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US bombings a concern

Posted on 04.26.2017
Graphic by Melvin Mendez

Graphic by Melvin Mendez

The United States dropped the Mother of All Bombs “MOAB” on an ISIS affiliate in Afghanistan on April 13, killing more than 90 Islamic State militants and destroying many underground bunkers and ammunitions. Was this simply just a mission to attack a terrorist organization, or were there other motives at play for the Trump administration and its plan to curb North Korea’s missile testing?

Afghanistan has seemingly been ignored on most American news media outlets, with catastrophe in Syria and madness in North Korea on the rise. According to CNN, there are still more than 8,000 U.S. troops stationed in Afghanistan on counter-terrorism missions, and one U.S. soldier was killed in combat during an operation in the area just days before the attack.

The bomb that was dropped on the Afghanistan province of Nangarhar was the largest non-nuclear bomb ever used in combat, equivalent to about 11 tons of TNT and with a blast radius comparable to nine city blocks, according to the Pentagon. The bomb cost about $170,000 to make and had to be deployed out of a cargo plane according to the Air Force. The MOAB was dropped shortly after President Trump authorized the demolition of a Syrian airbase a week earlier and is out of line with the “America First” platform that he campaigned on, and vow to take the United States out of Middle Eastern conflicts. The attack on ISIS in Afghanistan was not authorized by President Trump, but rather by Gen. John Nicholson, the highest-ranking military official in the country. While the bomb’s use garnered enormous attention on the world stage,  the weapon’s impact by any military standards was rather underwhelming.

According to Business Insider, ISIS has 700-1,000 militants in Afghanistan, far less than the 25,000 members of the Taliban. According to U.S. military officials, the Taliban control about a third of the population in Afghanistan, about 10 million more people than ISIS controlled in Syria and Iraq at the height of it’s power during the summer of 2014. The Kremlin and leaders in Moscow have been supporting Taliban soldiers, claiming they are helping the fight against ISIS. However, the two radical groups forged a truce in August of 2016 and swore not to fight each other.

Although the bomb was dropped on an ISIS “tunnel complex” in Afghanistan, one can’t help but wonder if the use of one of the largest weapons in the United States’ arsenal was actually a forewarning to America’s enemies around the world.

The MOAB was built in 2003, right before the invasion of Iraq, and had more psychological implications than actual real uses. Former Defense Secretary Donald Rumsfeld said of the bomb after its creation, “There is a psychological component to all aspects of warfare. The goal is to not have a war. The goal is to have the pressure be so great that Saddam Hussein cooperates. Short of that, an unwillingness to cooperate, the goal is to have the capabilities of the coalition so clear and so obvious that there is an enormous disincentive for the Iraqi military to fight against the coalition, and there’s an enormous incentive for Saddam Hussein to leave and spare the world a conflict.”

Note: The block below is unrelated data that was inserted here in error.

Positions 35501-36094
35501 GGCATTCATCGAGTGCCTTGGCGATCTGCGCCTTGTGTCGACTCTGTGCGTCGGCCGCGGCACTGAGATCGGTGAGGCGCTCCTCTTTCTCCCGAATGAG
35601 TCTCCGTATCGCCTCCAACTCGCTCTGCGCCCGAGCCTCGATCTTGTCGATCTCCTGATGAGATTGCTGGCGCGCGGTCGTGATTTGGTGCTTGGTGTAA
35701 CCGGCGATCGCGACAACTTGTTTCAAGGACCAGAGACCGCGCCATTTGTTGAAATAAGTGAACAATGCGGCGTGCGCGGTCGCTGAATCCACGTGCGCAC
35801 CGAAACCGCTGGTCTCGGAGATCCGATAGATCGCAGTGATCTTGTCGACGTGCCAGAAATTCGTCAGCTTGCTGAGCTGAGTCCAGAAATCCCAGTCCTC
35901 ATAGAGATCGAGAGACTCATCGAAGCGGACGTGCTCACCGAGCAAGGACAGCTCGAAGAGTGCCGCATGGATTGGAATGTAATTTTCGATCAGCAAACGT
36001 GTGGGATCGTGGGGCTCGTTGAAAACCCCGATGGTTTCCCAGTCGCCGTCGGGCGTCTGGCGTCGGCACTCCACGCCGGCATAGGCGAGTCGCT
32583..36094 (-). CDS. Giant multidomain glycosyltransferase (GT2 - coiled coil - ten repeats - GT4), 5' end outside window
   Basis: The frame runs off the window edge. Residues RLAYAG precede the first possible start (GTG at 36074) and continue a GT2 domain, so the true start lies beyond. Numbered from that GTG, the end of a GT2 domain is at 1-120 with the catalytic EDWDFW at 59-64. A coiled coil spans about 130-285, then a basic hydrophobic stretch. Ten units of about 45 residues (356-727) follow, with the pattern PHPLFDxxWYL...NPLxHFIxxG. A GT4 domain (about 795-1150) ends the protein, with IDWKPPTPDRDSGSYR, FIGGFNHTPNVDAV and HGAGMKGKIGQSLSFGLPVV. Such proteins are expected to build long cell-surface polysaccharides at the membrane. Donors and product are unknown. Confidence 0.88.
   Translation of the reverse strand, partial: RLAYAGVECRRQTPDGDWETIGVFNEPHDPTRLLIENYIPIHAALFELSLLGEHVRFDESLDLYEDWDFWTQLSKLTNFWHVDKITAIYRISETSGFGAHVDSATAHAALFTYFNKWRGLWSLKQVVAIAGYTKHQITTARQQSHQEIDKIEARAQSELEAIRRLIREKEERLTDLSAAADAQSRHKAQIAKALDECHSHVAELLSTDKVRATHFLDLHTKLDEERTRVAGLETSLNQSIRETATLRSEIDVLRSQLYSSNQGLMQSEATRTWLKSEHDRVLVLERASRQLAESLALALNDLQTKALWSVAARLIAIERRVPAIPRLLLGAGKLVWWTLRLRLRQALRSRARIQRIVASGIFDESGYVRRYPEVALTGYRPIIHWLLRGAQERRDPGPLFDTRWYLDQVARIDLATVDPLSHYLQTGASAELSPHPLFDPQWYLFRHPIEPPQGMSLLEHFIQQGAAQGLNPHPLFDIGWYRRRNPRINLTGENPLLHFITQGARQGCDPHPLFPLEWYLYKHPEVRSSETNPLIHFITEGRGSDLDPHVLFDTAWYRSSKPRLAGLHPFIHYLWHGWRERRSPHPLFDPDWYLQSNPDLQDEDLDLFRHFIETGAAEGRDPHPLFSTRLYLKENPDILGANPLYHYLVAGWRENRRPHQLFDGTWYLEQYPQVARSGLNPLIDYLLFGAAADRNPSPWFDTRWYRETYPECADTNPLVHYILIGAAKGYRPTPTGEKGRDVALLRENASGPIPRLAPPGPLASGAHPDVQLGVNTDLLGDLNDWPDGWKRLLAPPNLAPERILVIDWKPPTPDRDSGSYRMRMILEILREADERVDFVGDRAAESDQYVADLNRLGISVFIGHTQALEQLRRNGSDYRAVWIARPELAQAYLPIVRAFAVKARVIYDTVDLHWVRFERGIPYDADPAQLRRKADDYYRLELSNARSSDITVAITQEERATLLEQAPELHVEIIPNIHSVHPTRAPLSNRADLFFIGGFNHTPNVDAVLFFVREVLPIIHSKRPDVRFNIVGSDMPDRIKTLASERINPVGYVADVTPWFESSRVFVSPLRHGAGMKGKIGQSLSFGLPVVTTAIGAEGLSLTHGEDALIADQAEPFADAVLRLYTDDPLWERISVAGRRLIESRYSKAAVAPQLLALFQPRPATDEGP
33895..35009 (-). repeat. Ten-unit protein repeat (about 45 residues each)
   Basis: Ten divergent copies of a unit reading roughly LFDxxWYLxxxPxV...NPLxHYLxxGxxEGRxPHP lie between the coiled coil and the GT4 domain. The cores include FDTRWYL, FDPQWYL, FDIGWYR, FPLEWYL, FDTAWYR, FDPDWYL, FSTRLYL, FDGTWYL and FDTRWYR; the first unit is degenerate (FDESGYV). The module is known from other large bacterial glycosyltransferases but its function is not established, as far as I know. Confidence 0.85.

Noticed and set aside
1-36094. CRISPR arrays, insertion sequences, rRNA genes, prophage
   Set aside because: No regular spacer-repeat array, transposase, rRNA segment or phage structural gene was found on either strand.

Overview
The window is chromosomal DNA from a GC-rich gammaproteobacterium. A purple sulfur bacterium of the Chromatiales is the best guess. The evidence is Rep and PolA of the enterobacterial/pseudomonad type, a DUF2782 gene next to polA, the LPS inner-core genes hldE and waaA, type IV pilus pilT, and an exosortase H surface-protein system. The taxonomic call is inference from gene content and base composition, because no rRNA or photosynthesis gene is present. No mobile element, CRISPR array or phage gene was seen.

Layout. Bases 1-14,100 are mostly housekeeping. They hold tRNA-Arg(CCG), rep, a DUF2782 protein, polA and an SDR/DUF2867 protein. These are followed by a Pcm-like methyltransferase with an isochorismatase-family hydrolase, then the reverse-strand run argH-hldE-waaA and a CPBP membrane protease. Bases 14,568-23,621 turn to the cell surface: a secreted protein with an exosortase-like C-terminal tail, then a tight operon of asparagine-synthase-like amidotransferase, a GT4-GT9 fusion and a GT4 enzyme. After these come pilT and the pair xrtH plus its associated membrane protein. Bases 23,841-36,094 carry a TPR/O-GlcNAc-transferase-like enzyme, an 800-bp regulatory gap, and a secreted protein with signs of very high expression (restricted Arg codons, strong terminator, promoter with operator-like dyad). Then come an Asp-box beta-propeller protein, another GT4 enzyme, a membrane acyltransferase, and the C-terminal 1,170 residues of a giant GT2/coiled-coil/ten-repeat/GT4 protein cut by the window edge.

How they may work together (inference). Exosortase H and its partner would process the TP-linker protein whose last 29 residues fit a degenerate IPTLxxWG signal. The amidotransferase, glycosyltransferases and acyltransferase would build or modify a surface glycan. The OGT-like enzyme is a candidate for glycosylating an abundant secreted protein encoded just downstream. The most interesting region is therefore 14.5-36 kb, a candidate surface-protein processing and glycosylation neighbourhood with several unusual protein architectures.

The MOAB could be a warning to Pyongyang, the North Korean capital.  Shortly after the use of the “MOAB,” North Korea again tested a nuclear ballistic missile, but the launch was a failure. With 28,000 U.S. troops currently in South Korea, the United States is looking to strong-arm North Korea away from nuclear testing. Visiting South Korea last weekend, Vice President Mike Pence had a message for Pyongyang: “Since 1992, the United States and our allies have stood together for a denuclearized Korean Peninsula,” Pence said at a joint news conference with acting South Korean President Hwang Kyo-Ahn in Seoul. “We hope to achieve this objective through peaceable means. But all options are on the table.” The Vice President later added, “[The] era of strategic patience is over.” That Pence’s warning coincided with the bombing in Afghanistan seems to be no coincidence, but a showcase of power for Kim Jong Un and the North Korean Army. While talks are currently underway with China to impose tougher sanctions on Pyongyang to persuade the North to change its course on nuclear weapons, Kim Jong Un’s radical government is hard to predict. According to the New York Times, in a formal proposal last month, China said that talks should be framed on the basis of North Korea suspending its nuclear testing, and the U.S. and South Korea suspending their exercises on or near the peninsula.

Whether either is willing to put away their guns on the Korean Peninsula is uncertain.

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